Instead, the former 4-County Electric Power Association chief executive officer intends to immerse herself in every aspect of life and operations at MUW when she takes over as interim president on Thursday.
Brigham's passion for the school is understandable. The two-time MUW graduate -- bachelor's in journalism and education in 1969 and master's in history in 1972 -- will be returning for her fourth stint as an employee.
She was a student worker while earning her bachelor's degree, an instructor and head of the journalism department and later the school's director of public relations. Brigham also twice worked for The Dispatch during that period, as lifestyles editor and later as the managing editor.
She began at 4-County in 1988 as communications coordinator before being promoted to a management position in marketing and economic development. In 2003 she was named CEO.
During her seven years at the helm of 4-County, Brigham oversaw the implementation of many projects she hoped to see through to their fruition.
When higher education Commissioner Hank Bounds called her "out of the blue" to offer her the interim president's position, her loyalty wouldn't allow her to turn him down.
That same sense of duty to her alma mater has her anxious to take the reins at MUW when current President Claudia Limbert retires on Wednesday.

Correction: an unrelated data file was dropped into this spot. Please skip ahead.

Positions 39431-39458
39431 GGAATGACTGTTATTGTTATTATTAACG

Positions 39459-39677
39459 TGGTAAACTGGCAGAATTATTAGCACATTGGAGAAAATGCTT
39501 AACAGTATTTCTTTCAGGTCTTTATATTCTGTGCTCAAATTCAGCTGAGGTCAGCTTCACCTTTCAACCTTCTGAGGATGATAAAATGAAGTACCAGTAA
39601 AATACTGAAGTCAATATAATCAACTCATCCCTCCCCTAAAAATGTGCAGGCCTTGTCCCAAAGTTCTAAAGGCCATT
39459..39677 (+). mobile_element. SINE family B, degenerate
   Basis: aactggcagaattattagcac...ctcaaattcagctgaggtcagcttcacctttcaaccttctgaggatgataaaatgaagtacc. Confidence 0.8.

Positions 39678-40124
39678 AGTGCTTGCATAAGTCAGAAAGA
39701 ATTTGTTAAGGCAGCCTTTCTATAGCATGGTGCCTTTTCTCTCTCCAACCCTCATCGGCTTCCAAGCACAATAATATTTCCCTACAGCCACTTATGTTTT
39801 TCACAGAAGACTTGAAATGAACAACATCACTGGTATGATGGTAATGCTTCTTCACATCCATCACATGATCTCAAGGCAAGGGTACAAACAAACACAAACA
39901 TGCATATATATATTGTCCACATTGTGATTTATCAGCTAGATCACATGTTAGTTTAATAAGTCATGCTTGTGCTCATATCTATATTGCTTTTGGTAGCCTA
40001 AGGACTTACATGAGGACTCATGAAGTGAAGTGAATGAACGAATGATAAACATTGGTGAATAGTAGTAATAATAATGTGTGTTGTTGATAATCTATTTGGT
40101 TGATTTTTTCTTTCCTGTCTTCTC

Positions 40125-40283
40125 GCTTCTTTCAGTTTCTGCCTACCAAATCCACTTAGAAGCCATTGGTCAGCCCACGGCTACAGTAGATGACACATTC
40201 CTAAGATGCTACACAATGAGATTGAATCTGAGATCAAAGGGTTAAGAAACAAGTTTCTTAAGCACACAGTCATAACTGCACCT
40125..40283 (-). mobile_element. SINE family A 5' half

Since accepting the position, Brigham and Limbert have shared phone calls and e-mails and just a couple of short meetings to bring Brigham up to speed. She was largely tied up at 4-County, which completes its budget and discusses rate options each June. She knew she was official when she attended the June 16 IHL board meeting as a spectator, a day before she signed her contract, only to find a nameplate bearing her name at the presidents' table.
"I gave my first report (to the board) that morning," said Brigham.
The board gave her a packet with some information to look over in preparation for the job, but Brigham already knows the scope of her task.
"If everything was perfect in every way except the budget, it would still be a challenge," she said.
In the face of a potential 25 percent budget cut to state universities by 2012, Brigham says the budget is front and center. She won't allow the budget to hijack the school's academic identity.
"We've got to keep students and academic quality front and center along with budget concerns," she said. "While we're juggling budget matters we have to keep critical issues like quality of academics, student involvement and staff development front and center. If we don't keep those things going in the interim we will have lost ground."
Brigham has seen hard times before at MUW. When she was the school's public relations director in the 1980s, the Mississippi Legislature at one point considered closing the school altogether, a far cry from mandating the merging of back-office duties with Mississippi State University as is the case now.
She says everyone, including the community and the fractured alumni associations, still need to pull together to maintain the university's standards.